Sticking to Your New Year Resolutions

A Lifelong Resolution
Many of us make new year's resolutions to change something in our lives that we know is doing us and/or others harm, like smoking, eating too much, or drinking too heavily. But often the New Year comes and goes, and nothing has changed. Instead of feeling like a failure, or making the same resolution every year, make a lifelong resolution to change, that simply begins this year. Making a long-term resolution requires a few slow steps, the first of which is to commit.

In order to commit to a change you need to know why you are doing it. Think about what you want to achieve, and why. If your resolution is to quit smoking, why? You probably already know the answers to this question, but it's important to spell them out to yourself. I assure you that you will need to remind yourself of them sometime down the road.

Thinking about what you want to do is the first step towards doing it. (Just be careful not to get stuck at this step.) It allows you to become a little more aware of yourself and your lifestyle. You will start paying attention to what prompts your smoking, or your overeating. This information is valuable to breaking your habit. If you know that you always overeat when you get home from work, that might be just the right time to plan your workouts. Give yourself a week or two to mull over what this change might mean to your life. Play devil's advocate with yourself, and play out all the arguments against change in your mind. Defend your reasons to change, these will become the cornerstones of all the work you have ahead of you.

Planning and Pacing
Part of creating change is planning for it. The key to coming up with a plan that works is to pay close attention to pacing and convenience.

Set goals for yourself that progress at a realistic pace. It's easy to get caught up in wanting it all to happen really quickly, but it will take some time to feel the difference. If you want to lose 20 pounds, try to lose roughly one and a half pounds a week, rather than five. This will help you avoid frustration, will be healthier, and will help you keep the weight off. If you want to quit smoking and cold turkey doesn't work for you, cut out 2 cigarettes a day for the first week, and then four cigarettes a day in the second week, and so on. Give yourself a chance to see the improvements. When you feel like giving up, give yourself another month for your changes to start having an impact on your life. And don't dismiss the tiny differences, such as being less out of breath, these are indications of something much larger.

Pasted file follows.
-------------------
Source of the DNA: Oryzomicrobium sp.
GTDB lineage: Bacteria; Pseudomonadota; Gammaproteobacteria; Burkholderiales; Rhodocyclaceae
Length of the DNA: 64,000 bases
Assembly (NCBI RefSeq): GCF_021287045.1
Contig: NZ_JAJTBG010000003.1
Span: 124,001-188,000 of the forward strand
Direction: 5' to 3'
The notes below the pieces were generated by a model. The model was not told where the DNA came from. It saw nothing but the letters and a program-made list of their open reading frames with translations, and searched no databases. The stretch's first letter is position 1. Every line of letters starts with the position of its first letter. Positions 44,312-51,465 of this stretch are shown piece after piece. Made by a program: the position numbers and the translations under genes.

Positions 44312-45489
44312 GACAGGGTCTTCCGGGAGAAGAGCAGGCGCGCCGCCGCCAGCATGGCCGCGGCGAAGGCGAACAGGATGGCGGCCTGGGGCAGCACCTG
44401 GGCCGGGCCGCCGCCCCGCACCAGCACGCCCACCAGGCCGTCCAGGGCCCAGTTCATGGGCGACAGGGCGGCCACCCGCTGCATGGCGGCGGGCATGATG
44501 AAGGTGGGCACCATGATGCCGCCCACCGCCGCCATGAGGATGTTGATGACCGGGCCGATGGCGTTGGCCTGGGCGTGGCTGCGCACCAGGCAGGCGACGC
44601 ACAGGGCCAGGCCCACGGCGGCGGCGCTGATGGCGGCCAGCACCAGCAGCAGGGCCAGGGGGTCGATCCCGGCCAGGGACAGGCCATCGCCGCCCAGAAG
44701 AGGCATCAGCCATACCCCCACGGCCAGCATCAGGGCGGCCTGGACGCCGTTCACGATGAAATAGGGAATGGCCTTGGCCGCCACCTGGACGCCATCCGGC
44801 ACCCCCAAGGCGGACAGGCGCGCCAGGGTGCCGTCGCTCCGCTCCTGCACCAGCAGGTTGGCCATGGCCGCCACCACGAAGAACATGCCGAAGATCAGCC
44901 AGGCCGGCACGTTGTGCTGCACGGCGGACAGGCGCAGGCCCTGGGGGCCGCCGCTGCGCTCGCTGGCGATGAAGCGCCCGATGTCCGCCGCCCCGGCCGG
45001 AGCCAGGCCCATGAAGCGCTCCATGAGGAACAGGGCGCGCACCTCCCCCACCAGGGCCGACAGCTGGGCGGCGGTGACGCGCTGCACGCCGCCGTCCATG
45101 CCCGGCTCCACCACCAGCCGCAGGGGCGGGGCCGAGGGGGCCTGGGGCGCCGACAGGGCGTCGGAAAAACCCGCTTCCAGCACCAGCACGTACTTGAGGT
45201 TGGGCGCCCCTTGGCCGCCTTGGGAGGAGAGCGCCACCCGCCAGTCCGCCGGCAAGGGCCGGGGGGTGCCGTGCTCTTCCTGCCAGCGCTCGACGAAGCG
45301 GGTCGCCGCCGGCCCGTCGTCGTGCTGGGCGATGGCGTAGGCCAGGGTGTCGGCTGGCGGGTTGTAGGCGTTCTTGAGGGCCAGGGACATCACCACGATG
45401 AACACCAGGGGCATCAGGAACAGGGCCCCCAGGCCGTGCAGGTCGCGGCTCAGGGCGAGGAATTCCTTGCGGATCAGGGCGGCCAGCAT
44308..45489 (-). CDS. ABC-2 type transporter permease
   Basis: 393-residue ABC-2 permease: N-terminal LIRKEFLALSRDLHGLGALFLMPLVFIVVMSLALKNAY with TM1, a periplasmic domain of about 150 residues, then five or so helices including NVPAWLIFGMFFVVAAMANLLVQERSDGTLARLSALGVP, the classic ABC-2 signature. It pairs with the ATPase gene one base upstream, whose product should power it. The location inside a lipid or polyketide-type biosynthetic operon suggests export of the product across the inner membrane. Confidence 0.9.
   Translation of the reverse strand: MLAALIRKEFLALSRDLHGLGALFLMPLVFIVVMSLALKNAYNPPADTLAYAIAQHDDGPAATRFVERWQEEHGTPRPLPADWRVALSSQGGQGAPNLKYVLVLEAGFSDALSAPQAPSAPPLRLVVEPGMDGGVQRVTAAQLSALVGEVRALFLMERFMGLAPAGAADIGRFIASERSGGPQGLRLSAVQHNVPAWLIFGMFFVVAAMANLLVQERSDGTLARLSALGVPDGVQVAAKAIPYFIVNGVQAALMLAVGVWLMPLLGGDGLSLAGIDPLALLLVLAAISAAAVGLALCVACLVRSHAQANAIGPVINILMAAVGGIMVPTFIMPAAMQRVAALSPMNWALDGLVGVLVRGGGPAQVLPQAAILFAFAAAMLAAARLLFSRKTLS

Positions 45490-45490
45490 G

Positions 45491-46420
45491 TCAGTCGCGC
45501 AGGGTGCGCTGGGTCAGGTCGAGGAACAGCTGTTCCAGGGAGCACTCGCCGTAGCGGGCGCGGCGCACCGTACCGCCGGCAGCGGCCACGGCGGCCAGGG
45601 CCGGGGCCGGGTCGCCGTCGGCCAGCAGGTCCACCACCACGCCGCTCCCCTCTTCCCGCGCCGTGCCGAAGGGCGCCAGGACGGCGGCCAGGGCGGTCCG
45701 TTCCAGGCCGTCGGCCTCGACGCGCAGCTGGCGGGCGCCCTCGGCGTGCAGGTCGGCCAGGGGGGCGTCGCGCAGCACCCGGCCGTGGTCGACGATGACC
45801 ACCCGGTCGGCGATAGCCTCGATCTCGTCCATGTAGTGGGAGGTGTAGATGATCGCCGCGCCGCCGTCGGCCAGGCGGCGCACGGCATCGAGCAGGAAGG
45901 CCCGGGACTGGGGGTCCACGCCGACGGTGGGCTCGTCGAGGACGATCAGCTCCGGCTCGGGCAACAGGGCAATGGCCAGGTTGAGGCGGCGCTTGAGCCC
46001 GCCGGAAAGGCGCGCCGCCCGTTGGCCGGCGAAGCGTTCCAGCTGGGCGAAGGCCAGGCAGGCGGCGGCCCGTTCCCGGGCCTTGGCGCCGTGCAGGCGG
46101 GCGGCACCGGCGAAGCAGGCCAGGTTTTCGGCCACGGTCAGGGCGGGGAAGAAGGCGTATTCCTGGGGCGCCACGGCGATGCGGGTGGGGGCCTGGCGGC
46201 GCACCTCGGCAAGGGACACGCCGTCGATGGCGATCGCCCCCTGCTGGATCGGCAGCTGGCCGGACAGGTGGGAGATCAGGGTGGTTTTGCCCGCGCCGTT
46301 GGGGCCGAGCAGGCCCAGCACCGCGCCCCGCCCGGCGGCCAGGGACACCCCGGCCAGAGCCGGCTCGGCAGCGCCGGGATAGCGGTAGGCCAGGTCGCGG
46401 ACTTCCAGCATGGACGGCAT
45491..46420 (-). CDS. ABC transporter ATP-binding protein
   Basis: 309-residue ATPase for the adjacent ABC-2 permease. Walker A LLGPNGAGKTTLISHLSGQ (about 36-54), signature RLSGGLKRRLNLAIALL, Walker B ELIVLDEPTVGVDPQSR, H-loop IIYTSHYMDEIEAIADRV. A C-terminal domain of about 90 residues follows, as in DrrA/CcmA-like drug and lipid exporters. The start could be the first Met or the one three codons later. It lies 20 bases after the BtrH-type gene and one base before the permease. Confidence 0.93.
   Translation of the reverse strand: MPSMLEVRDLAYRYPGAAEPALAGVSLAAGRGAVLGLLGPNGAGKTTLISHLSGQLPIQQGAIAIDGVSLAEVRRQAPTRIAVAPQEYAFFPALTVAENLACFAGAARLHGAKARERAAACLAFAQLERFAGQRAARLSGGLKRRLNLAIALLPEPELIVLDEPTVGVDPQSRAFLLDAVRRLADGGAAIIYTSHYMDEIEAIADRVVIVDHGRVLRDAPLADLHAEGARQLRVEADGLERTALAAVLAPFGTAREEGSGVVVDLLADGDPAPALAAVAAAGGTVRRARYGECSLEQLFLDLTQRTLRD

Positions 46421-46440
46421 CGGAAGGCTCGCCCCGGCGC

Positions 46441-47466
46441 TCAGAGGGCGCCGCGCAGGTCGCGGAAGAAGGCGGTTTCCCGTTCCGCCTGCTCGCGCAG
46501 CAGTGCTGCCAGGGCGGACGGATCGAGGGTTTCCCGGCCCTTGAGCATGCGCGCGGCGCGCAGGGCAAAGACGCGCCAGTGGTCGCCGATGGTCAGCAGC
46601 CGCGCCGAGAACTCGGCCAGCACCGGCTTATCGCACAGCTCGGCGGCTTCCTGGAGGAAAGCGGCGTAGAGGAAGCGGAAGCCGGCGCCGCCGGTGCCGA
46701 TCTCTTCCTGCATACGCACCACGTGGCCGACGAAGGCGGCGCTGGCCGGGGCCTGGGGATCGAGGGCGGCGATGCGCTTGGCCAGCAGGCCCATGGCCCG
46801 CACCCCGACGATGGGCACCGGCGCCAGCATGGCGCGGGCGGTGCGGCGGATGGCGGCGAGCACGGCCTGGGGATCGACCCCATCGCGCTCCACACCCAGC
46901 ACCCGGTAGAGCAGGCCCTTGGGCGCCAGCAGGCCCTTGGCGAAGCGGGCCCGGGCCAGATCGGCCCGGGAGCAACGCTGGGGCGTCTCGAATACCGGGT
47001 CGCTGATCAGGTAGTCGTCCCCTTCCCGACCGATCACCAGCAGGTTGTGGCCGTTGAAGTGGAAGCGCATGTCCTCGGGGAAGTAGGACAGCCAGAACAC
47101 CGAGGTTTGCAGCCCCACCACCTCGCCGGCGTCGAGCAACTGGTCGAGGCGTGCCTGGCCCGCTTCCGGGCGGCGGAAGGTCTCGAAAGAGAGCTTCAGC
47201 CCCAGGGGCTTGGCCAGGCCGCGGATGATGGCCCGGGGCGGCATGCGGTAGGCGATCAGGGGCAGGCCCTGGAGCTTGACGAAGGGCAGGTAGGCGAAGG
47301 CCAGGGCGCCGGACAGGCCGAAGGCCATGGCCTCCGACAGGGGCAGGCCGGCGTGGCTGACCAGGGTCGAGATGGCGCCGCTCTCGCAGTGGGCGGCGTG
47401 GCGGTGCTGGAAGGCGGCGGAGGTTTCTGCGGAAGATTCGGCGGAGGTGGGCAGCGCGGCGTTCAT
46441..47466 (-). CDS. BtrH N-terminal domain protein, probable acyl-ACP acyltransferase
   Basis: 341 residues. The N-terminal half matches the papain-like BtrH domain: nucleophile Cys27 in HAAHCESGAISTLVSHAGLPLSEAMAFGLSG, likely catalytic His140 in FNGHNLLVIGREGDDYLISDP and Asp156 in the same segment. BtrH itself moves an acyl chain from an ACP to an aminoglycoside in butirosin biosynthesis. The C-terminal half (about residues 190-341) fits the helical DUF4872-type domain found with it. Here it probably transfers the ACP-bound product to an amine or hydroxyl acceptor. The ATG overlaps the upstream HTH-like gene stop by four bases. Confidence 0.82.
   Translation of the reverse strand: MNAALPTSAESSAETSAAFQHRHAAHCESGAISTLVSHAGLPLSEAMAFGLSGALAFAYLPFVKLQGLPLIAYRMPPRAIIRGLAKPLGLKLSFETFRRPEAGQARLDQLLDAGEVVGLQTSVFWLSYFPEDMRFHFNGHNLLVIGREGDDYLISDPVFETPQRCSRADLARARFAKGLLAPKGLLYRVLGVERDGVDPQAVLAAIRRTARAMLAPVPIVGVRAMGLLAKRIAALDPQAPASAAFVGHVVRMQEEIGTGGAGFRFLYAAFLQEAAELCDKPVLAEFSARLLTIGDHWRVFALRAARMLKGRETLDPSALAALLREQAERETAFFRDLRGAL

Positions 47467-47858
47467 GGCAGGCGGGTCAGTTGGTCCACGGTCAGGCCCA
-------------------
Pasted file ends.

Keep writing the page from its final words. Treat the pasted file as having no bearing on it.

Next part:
Setting realistic goals is particularly important in adopting an exercise regimen. A person's body takes time to gain cardiovascular strength, muscle, and flexibility. Rushing this process will lead to injury. Many people injure themselves just when they are getting started. This is often because their cardiovascular strength is the first element to improve and so they begin to push themselves beyond the level that their muscles or joints can endure. It is essential to allow your muscles and joints the time to match your growing cardiovascular strength; otherwise you will be stopped in your tracks by pulled muscles and sore knees. Intersperse hard days with rest days so that your body has a chance to heal, and you have a chance to push yourself without getting hurt.

Planning and Convenience
It is equally as important to make a plan that is convenient to you, and that doesn't demand of you that you make the decision to commit again and again everyday. Don't make a plan that is bound to fail. If your resolution is to drink less alcohol, make it convenient for yourself by making sure you have something else in the house to drink. If you want to workout more often, find a gym that is on the your way home, and choose an exercise that doesn't require a lot of equipment at first, like walking. This way you can be a little more flexible, and less dependent on gym hours or the availability of certain pieces of equipment.

There will be a time or a period of time when you feel like giving up, or you even slip a bit. Don't beat yourself up just get back on track immediately. It is a long process to incorporate new habits into your lifestyle, but these changes are lifelong, and so must be the process of change. If you find that you can't make a change alone, try to find some help. And make sure that the people who are around you know that you are making this effort. Ask them for their help by asking them not to offer you sweets at work, or making sure they offer you something besides a beer to drink. Revisit your original goals, and your original reasons for making a resolution. If you haven't reached your goals, you might have set them too high, lower them and try again. Don't wait for the next new year to get started up again, reassess where you are with the change, for instance how many cigarettes are you smoking everyday, reassess your plan, see where it might not have been the best plan, and recommit.

Good Luck and a Healthy Happy New Year.

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